For British politics, the defining moment of the last decade was on 15 February 2003, when over a million people marched through London to oppose the invasion of Iraq. But the war went ahead despite public opposition. This striking image illustrates two key aspects of the last decade – a government pursuing a thoroughly militaristic agenda, and a public resistant to going along with it.
As the United States debates health care reform, peace campaigners have pointed out that the cost of sending one US soldier to Afghanistan is equivalent to the cost of health insurance for 690 children for a year.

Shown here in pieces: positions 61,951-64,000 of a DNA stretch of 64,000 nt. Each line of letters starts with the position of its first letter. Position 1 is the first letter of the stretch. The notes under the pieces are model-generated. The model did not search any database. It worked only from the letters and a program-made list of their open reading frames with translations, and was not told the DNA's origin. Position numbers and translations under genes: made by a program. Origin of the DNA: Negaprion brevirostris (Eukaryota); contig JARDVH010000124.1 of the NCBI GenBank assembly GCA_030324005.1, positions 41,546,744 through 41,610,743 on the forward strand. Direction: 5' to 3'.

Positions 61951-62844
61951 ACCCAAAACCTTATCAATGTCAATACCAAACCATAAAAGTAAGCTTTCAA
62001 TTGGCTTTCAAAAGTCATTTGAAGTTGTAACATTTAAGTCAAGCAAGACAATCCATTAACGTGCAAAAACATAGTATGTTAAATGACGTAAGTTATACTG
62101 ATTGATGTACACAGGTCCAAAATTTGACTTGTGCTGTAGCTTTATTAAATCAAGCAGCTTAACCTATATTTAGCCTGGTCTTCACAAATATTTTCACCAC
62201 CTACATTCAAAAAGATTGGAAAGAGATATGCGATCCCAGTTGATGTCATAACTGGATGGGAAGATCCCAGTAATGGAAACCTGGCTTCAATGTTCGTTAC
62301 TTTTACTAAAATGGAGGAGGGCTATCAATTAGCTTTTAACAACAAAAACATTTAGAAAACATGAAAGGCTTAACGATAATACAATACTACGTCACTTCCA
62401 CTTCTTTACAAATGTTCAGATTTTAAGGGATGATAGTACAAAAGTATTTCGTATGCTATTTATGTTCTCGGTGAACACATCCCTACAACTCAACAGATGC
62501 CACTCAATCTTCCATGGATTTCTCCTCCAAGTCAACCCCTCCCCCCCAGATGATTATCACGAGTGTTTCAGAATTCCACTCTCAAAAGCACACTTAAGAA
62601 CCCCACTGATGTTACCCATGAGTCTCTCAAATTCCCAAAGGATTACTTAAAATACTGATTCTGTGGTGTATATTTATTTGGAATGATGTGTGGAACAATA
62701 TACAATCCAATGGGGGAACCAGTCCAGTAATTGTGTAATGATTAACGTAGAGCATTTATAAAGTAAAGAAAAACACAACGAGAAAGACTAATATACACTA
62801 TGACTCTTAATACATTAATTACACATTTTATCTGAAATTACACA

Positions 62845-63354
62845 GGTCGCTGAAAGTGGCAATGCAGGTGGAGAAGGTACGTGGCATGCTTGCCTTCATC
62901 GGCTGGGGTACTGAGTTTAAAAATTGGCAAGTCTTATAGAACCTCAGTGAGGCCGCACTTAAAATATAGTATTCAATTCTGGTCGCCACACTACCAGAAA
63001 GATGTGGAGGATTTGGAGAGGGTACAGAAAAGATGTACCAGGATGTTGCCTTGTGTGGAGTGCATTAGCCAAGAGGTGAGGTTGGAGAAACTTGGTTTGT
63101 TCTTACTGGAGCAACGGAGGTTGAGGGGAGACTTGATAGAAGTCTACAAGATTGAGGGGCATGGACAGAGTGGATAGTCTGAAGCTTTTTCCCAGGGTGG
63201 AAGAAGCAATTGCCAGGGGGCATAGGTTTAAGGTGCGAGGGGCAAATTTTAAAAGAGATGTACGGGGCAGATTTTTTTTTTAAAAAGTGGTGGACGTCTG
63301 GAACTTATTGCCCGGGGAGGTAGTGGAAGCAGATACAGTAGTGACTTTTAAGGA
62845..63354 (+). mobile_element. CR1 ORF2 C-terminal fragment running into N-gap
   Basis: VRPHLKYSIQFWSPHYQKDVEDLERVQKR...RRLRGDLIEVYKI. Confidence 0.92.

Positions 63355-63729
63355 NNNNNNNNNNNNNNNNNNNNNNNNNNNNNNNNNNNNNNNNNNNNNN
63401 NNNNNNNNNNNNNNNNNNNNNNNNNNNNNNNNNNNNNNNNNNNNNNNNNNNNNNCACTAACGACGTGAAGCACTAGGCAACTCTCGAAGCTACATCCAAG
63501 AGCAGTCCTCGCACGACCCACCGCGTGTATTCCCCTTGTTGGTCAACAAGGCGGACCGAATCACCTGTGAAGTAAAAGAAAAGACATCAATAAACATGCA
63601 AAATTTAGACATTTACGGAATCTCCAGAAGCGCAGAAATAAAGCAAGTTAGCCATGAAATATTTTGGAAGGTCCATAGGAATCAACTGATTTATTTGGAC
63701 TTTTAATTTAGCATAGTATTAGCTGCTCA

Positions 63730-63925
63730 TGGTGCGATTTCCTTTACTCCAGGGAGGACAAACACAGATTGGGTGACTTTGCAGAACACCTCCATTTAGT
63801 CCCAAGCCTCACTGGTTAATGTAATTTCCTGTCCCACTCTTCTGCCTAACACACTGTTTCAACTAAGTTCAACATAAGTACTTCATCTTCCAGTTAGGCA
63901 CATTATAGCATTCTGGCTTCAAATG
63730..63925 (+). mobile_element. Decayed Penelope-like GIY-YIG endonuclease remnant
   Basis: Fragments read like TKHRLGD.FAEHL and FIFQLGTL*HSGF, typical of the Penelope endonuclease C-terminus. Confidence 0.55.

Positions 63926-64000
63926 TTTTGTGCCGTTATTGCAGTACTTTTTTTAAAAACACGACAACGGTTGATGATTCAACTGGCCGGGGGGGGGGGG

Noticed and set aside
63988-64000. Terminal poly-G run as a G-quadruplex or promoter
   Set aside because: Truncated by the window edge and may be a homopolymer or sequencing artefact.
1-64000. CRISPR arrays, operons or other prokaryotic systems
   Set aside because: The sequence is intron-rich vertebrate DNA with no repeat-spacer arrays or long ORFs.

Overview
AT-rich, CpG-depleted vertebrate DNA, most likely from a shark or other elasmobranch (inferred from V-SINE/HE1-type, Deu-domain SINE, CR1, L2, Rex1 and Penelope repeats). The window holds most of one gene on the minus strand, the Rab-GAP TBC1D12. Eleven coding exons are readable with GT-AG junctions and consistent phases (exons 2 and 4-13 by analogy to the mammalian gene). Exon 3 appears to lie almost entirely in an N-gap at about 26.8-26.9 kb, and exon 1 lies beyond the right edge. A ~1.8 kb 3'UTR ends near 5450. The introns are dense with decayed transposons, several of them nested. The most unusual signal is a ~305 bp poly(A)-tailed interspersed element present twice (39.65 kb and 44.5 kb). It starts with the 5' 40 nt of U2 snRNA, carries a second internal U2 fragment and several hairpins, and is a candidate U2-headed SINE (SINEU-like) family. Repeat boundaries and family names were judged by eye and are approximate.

Six members of the nonviolent campaigning group Trident Ploughshares have been arrested after blocking the entrance to a meeting of the NATO Parliamentary Assembly at Edinburgh International Conference Centre.
America can either tolerate constant and crippling conflict, or recognise that the yearning for peace is universal, and strengthen its resolve to end conflicts around the world, say US Christian leaders, echoing President Obama's words back to him. They are calling for a new approach to Afghanistan based on "a humanitarian and development surge".
Joe Glenton, a British soldier who refused to return to Afghanistan after developing a principled opposition to the war, has been re-arrested and charged with five more offences following his part in an anti-war demonstration.
Politicians and generals have been struggling to justify the Afghan war after a poll revealed the extent of public opposition. They have put forward different, and at times contradictory, arguments for keeping UK troops in Afghanistan.